Determining When to Add/Drop a Course

Determining When to Add/Drop a Class

As it is the first of the semester for most college students across the country, it has come time for many to decide whether they would like to add or drop any credit hours to their course load for the semester.

It can be a tricky thing to maneuver, and has a lot of implications – good and bad – either way. Here are some things to think about before adding or dropping classes.

  • Does your university have a set date to add/drop course by? Many schools have certain schedules outlining when you can drop a course and still get a refund, and how long after the semester starts that you can still add to your course load. Check into this information – it should be available on your university’s web page, the academic calendar for the semester, or in various offices around the campus. Make sure you know this date (or dates) as it’s an important deadline that the school takes very seriously.
  • Before dropping a class, consider what you’re not enjoying about it? Is the professor dry, or offensive to you in some manner? Is it a general ed. class that you could take a different version of and still get the same credit (for instance, if you need your science credit, but you don’t think chemistry is for you after all, try physics or geology)? If it’s for your major, is it a class that’s offered every semester? Because, if you drop it, you wouldn’t want to be stuck in a tricky situation where a course is only offered every other fall semester and you’re a senior finishing up your degree – that could lead to costly and timely delays in your education. If you don’t like the prof, or the time slot, try switching into a different section of the class, and try your luck there.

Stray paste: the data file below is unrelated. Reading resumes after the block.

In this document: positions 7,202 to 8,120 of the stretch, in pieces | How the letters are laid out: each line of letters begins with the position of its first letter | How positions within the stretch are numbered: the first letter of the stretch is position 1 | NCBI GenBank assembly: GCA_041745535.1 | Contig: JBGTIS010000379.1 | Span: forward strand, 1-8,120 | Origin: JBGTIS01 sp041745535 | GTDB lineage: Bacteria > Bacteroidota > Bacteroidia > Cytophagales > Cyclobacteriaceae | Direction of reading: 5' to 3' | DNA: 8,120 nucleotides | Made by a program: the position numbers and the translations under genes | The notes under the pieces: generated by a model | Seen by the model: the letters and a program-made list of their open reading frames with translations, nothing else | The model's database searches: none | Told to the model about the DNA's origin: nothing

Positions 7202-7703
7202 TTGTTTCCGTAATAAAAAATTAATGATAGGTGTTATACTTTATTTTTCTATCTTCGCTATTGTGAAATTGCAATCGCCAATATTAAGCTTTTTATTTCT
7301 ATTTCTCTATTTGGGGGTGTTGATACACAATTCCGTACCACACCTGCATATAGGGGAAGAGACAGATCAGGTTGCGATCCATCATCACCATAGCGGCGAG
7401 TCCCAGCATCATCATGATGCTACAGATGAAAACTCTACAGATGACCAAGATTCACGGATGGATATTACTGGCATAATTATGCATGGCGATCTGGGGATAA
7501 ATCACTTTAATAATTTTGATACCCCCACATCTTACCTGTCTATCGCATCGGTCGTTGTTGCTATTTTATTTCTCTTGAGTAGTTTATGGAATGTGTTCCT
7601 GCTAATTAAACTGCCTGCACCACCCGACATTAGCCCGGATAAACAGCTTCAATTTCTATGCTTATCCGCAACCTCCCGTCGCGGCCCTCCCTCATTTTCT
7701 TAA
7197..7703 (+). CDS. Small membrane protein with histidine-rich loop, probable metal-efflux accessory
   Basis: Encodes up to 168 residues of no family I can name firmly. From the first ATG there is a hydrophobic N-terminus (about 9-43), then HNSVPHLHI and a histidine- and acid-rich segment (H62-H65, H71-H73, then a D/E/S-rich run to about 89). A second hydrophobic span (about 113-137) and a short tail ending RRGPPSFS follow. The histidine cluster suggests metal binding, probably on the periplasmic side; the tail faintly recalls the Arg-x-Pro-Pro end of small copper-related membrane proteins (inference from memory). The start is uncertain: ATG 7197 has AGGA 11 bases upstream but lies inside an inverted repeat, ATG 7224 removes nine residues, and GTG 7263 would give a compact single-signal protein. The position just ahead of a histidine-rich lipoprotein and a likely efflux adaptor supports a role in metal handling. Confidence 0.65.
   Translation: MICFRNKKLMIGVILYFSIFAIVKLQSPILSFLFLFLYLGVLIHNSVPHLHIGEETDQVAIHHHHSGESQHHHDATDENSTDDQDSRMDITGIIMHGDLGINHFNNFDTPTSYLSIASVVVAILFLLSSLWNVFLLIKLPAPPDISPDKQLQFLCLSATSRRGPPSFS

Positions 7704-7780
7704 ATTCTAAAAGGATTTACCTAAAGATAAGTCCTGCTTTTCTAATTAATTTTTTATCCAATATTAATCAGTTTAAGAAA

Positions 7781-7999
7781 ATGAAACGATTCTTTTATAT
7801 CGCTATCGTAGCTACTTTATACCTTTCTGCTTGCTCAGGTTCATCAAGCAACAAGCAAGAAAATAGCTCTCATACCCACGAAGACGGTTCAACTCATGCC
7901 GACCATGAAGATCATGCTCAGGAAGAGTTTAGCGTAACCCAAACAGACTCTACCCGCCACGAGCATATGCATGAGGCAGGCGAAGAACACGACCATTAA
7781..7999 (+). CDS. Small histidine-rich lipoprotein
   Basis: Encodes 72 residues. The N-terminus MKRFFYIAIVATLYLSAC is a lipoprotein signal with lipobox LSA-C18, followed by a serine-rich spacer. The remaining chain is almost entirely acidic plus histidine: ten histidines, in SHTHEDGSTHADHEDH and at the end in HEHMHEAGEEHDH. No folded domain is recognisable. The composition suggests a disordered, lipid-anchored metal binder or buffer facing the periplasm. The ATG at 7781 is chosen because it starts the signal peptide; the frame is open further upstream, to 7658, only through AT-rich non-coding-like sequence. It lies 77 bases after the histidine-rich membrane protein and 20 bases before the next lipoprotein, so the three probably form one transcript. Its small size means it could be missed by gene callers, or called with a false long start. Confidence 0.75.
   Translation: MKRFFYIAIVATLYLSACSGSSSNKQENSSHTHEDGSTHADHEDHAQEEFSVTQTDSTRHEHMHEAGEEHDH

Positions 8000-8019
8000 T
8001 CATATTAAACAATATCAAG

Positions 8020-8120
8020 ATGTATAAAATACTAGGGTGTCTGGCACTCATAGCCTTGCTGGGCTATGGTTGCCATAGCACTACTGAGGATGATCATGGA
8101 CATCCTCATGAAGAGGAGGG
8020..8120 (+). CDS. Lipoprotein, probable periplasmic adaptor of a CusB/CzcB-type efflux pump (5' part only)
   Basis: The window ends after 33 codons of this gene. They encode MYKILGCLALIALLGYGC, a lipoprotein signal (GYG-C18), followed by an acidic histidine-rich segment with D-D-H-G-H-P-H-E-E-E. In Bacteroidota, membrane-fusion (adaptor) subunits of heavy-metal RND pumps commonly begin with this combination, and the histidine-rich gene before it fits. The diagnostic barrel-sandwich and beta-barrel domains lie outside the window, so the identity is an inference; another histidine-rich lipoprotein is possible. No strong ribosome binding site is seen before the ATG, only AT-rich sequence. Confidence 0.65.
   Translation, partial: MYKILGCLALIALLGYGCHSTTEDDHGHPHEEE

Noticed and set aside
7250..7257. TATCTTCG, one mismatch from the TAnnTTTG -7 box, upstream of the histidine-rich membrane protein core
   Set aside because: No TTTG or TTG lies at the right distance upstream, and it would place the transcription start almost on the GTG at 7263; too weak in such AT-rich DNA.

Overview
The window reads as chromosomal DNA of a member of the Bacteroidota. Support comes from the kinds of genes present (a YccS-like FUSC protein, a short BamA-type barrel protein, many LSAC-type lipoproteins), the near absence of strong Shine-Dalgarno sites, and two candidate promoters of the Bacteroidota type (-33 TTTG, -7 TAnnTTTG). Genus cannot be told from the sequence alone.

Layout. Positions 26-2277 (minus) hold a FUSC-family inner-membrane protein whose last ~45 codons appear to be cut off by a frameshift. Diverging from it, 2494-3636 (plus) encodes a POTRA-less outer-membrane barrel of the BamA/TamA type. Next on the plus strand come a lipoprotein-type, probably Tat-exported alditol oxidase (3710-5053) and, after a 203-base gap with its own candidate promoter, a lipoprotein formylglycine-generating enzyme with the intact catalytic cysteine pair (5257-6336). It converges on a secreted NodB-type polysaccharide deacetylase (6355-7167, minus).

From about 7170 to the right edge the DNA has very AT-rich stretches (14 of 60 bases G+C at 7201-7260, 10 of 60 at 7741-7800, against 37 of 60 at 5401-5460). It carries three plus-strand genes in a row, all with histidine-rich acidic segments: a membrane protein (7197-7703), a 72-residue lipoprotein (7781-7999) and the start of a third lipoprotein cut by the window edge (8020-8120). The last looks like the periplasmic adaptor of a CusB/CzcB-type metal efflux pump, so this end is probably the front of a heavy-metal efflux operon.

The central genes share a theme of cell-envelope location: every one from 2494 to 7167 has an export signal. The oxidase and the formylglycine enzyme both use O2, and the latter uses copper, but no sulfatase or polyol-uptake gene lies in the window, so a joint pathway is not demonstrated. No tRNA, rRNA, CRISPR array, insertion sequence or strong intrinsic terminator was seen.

• Before adding a class, be certain to examine your courseload – if you’re already taking 16 credits, it may not be the best idea to pile on another three on top of that. But if you find that you have extra free time on your hands, and you don’t feel overtaxed, go ahead and get another gen. ed. out of the way, or try your hand at one of those electives everyone’s always talking about, like yoga or fencing or fly fish tying. The tricky thing is to determine all of this before the deadline is up. It can be hard, as the first week of class is often much different than the rest. But look over your syllabi and class schedules, and think about things such as social life, jobs, or any other extra-curricular activities you may be involved in.
  • As with everything, TALK TO YOUR ADVISER. Seriously, these guys are there to help you. Don’t know which course to take? Ask your adviser. Unsure of which section will be best? Ask your adviser. Considering getting highlights? Well, I can’t be certain on this instance, but you get the idea. In the end, just do what’s best for you!